Author: Landshark (Alumni)
The Bullseye Snakehead
The Bullseye Snakehead offers the S. Florida Angler one of the best table fares, fight and most aggressive hits you can encounter when fishing our S. Florida canal systems. The fish can be caught both day and night, but the nighttime fishery, much like snook fishing is a whole other animal.
The below video is of a recent trip my buddy and I filmed, which could give you a little more insight as to how this fishery pans out.
Where to Find Bullseye Snakeheads.
First let me establish, where this species can be targeted. Ranging from canal systems south to N. Miami and stretching all the way North to Wellington/ West Palm Beach. Not all canals have them, but do a little web surfing and you will find a plethora of spots.
Secondly these are highly ambush oriented predators, which seek structure to hide in. Snakeheads love to sit in cutouts in the canal, culvert pipes, under palm fronds and anything overhanging into the water.
Snakeheads are HIGHLY sensitive to vibrations and have to be stalked to entice a bite. In general, if they see you before you see them, it's game over and time to move on to the next fish. However at night these fish tend to be a little more forgiving then the daytime and are often found out in the open, along the edge of the bank, often without any structure near.
With this background information in mind, lets jump into the tackle you will need.
Tackle to tackle the Bullseye Snakehead.
When targeting snakeheads an ideal setup is a 7-7/12 ft medium heavy to heavy Bait-casting setup (like a flipping stick) with 65b Bullbuster Braid. Braid really is prefered, as it allows for strong hooksets, less mouth cutoffs, better presentation of your lure and no stretch when it comes to flipping them on the bank. A spinning reel will work, but you will have difficulty flipping fish onto higher banks unless you are fishing heavier 50+ class braid and a stout rod, which is not ideal for artificial fishing with soft plastic baits, like those employed in snakehead fishing. As far as lures are concerned, do not get hung up on one, these fish are not that picky and 99.9% of all soft plastic frogs and hollow body frogs will work. The presentation of your lure, predominates over the price tag if you catch my drift.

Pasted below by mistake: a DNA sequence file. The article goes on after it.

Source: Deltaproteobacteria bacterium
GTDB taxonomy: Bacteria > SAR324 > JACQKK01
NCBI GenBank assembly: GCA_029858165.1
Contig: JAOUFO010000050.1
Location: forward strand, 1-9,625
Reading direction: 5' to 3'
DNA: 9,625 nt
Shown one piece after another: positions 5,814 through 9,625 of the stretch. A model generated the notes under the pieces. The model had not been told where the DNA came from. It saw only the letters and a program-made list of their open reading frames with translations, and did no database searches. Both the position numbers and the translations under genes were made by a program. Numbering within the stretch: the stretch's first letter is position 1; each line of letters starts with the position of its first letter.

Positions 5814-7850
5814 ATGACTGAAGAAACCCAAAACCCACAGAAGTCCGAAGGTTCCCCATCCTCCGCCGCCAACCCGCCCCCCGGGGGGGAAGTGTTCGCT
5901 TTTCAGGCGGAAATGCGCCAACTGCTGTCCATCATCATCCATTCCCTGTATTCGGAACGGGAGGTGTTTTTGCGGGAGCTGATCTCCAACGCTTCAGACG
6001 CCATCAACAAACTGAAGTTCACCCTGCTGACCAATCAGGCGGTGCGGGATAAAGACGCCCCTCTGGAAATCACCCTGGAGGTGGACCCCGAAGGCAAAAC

One of the most vital components to catch snakeheads at night successfully is a flashlight. Now, I'm not talking about some flashlight you've had in your hurricane kit for a decade and it barley flickers with all new batteries. You need a high lumen, focused light. The reason being that these fish are sensitive to vibration and the further away you can spot them, the higher the likelihood you will provoke them to eat.
Once you have your body of water picked out, focus on the shallower portions as snakeheads are easier to spot in shallower water and are easily visible as they do not have the option of laying deep on the bottom, where they are excellently camouflaged.
Walk the bank slowly with your light shining parallel to the edge of the water. These fish will be sitting right up on the edge to 5ft out, but generally within this range.
Let him eat.
Once spotted, immediately turn off your light and cast your lure a little ways past where you saw the fish. Slowly reel it past them and wait for the infamous loud pop you will hear. Once a snakehead eats, make sure you LET HIM EAT. These fish have relatively small mouths and take 1-2 seconds to really get the lure in their mouth.
Sometimes they take multiple casts to get comfortable to eat or really key in on your lure, but they are very aggressive and want to kill anything that swims past them . If I could stress one thing and one thing only, it is to invest in a decent flashlight capable of spotting these fish from at least 10ft away clearly.
To this day people still look down upon this fish, but it has grown to be one of my favorite species to target.
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